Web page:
Britain: 'mole' hunt.
Although retired and operating a stud farm in Australia, Peter Wright is proving vexatious to his former employer, Britain's staid M15. Formerly a high-ranking official in the internal security organization, Wright prepared a 150-page report titled "The Security of the U.K. against the Assault of Russia's Intelligence Service," in which he claims that from 1958 to 1975 the Soviet Union had between 200 and 300 spies in Britain, some of them inside M15. He is threatening to expand his paper into a book to force the government to investigate his charges.
Wright knows what he is talking about. For seven years he headed M15's cryptically named Fluency Working Party, a special committee set up to root out Soviet penetration of the service. His most sensational claim, uttered over British television in July, is that the late Sir Roger Hollis, director general of M15 from 1956 to 1965, was a Soviet "mole." It should be noted that those charges have been made and denied before. The conservative newspaperman Chapman Pincher first carried them in his 1981 book, Their Trade Is Treachery, which caused Prime Minister Margaret Thatcher to rise in Parliament to defend Hollis. Pincher has a sequel coming out this fall, Too Secret Too Long: The Great Betrayal of Britain's Crucial Secrets, and it is widely believed in London that Wright is Pincher's major unidentified source, as he was for the earlier book.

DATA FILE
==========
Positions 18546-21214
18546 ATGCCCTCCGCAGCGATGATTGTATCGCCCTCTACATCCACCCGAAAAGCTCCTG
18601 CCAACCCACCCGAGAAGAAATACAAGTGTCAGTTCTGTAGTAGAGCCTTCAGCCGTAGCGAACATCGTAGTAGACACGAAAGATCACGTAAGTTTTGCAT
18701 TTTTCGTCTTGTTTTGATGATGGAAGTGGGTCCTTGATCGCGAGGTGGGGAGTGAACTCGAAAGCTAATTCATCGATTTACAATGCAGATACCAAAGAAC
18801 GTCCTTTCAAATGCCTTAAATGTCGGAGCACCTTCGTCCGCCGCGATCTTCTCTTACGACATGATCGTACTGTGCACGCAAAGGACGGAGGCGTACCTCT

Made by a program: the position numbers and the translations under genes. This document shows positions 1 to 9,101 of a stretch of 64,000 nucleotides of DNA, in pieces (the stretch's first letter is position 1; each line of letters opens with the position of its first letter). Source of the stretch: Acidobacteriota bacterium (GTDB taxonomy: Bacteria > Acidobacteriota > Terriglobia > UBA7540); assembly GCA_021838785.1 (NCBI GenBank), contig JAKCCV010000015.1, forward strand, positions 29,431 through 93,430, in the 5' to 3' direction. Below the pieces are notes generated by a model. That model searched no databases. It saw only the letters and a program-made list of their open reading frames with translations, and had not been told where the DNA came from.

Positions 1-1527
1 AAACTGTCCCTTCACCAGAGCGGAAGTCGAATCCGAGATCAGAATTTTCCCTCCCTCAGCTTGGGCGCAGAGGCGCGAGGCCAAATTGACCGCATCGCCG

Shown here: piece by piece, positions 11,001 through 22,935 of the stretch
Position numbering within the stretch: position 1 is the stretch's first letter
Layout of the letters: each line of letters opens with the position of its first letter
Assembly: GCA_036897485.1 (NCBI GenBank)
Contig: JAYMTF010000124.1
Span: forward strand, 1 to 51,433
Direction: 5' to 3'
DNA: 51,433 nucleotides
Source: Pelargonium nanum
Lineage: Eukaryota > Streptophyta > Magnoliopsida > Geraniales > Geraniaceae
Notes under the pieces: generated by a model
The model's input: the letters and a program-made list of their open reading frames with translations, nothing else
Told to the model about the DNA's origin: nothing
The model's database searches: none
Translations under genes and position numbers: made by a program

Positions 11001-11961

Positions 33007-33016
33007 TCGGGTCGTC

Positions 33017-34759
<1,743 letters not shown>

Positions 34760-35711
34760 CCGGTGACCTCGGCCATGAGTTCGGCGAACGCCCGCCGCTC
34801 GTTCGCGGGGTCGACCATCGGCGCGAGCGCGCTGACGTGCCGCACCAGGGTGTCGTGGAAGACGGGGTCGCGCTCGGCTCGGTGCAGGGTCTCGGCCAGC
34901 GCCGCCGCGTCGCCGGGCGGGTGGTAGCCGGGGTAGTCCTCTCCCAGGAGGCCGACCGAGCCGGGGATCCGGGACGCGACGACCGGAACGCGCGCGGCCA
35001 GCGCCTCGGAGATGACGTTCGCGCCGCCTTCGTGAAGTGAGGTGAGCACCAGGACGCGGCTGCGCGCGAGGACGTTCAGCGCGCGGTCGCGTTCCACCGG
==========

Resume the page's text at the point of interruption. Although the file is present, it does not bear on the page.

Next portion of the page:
Wright may or may not be proved wrong, but he represents a powerful school of thought that is dividing the service. His role is reminiscent of that played by James Angleton, the C.I.A.'s counterintelligence chief, whose allegations of Soviet penetration so paralyzed the agency that Director of Central Intelligence William Colby had him fired. (Angleton's suspicious were said to extend to Colby himself.)
Although many of Wright's fellow spooks in M15 concur with his assessment of Hollis's ultimate loyalties, they are shocked that he made his beliefs public. And Margaret Thatcher's government has let it be known that if Wright ventures home from Australia, he could be prosecuted for violating the Official Secrets Act.
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|Title Annotation:||former head of British MI5 was Soviet spy|
|Date:||Oct 27, 1984|
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